November 4–December 21, 2022
This is June Leaf’s first exhibition at Ortuzar Projects and the first solo presentation of her works in New York since the Whitney Museum of American Art’s 2016 show Thought is Infinite. For over fifty years, the artist has divided her time between a house and studio near the Bowery on Bleecker Street and a house and studio in Mabou, Cape Breton, Nova Scotia. The exhibition includes drawings, sculptures, and paintings that create a core sensation of movement: a mobile, structuring trace that leaves impressions of both improvised and considered action. That animation, both physical, and visual, is associated with dance, and is combined with the fabricated or mechanical. But what do the resulting images signify? Seeing them allegorically, I would say, is apt.
As allegories tend toward very different ways of understanding in comparison to analogies (and as Leaf is an allegorist in this writer’s view), it is not only expedient but also necessary to begin by saying more about this distinction and approach. Man with Coattails Climbing a Staircase (2018) is a painting, small in scale and elongated vertically, a fact that gives emphasis to this image of a man ascending a staircase that spirals upward and ahead of him into darkness. The staircase is partial, a white, inscribed diagram-like representation subsumed against the black across which it traverses. There is clear ambiguity since the passage of the man and his unknown context exposes an open signification: this appears to be an allegory; open to the viewer’s imagination and thoughts, connecting the viewer to a specific communication. Like Franz Kafka’s stories, aphorisms, or Giacometti’s tableaux, sculptures, and drawings (with which Leaf’s work also has a formal affinity), the artist is not presenting an answer to the question that is the work itself. The work, in other words, is not an intermediary between one subjectivity and another, but is mysterious and productive in itself.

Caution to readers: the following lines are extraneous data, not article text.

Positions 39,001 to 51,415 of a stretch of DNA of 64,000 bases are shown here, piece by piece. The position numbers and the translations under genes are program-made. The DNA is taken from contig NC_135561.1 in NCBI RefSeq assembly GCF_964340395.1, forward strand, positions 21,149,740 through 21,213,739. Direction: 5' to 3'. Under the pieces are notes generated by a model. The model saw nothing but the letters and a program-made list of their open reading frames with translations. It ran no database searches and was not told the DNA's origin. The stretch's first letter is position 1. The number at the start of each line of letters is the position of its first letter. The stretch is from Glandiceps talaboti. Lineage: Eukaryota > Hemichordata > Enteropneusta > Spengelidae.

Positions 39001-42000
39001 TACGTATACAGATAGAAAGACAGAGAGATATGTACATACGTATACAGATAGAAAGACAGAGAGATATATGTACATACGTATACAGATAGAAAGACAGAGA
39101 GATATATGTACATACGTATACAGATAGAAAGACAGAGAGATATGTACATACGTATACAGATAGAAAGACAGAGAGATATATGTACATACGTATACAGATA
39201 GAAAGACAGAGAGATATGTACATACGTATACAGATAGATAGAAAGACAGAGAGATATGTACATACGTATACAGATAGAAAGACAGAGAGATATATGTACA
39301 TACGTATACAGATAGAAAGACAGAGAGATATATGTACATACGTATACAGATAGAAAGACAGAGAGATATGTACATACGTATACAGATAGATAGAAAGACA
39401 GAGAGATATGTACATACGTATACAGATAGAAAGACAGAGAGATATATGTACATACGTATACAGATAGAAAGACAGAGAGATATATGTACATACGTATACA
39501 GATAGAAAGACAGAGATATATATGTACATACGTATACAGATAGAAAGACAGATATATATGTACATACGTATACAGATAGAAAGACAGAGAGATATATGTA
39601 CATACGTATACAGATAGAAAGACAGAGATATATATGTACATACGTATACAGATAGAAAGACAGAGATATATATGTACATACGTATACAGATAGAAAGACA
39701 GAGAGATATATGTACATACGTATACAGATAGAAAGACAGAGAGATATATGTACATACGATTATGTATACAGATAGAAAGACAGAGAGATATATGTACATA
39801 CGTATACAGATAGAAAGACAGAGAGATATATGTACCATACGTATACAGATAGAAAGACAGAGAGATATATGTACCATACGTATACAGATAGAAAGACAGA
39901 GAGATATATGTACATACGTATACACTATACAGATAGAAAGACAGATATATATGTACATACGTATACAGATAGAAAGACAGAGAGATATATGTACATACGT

Take another example, The Machine That Makes Itself (2021). This wire sculpture is like a drawing in space. It has all the contingency of a Giacometti charcoal portrait with the reclaimed, rough lengths of wire, all odd and combined, eschewing any newness of material. What could the machine, in this case something very close to a manual pedal-powered Singer sewing machine, be making other than itself? What is this machine that makes itself? The machine would sit well within a Kafka tale. There are two sculptures that incorporate the actual parts of sewing machine stations: the foot pedal, in one example, below two diminutive figures connected to a horizontal wire circle, participating in perpetual/infinite movement. All the figures that appear throughout the exhibition are involved in activity, turning, walking, laboring their landscapes or interiors sensuous and bleak. In Drawings in Movement (2020), figures circle and support one another like time lapse photography and make their way in repetition, contained, like the purgatory of Vincent van Gogh’s prison yard drawings. “The secret is not drawing but DANCE” is written across the top of this drawing leaving no doubt about Leaf’s bodily relation to temporality, scale, and movement itself.
There are no concessions to the passing fads and fashions of the art world, instead a resolute daily working with the materials at hand and the configurations that emerge. Although the machine technology and its effect on existential experience that emerged with the first industrial revolution and its subsequent rejection by Romanticism in northern Europe is itself part of a now increasingly distant past, these contentions still manifest their effects today. From the continued mechanical production and standardization of consumer goods to the resistance of rationalized life under capitalism. This shift did change everything—as our current technologies are bound to do—but as Leaf makes us aware, philosophically, we are far from done with it.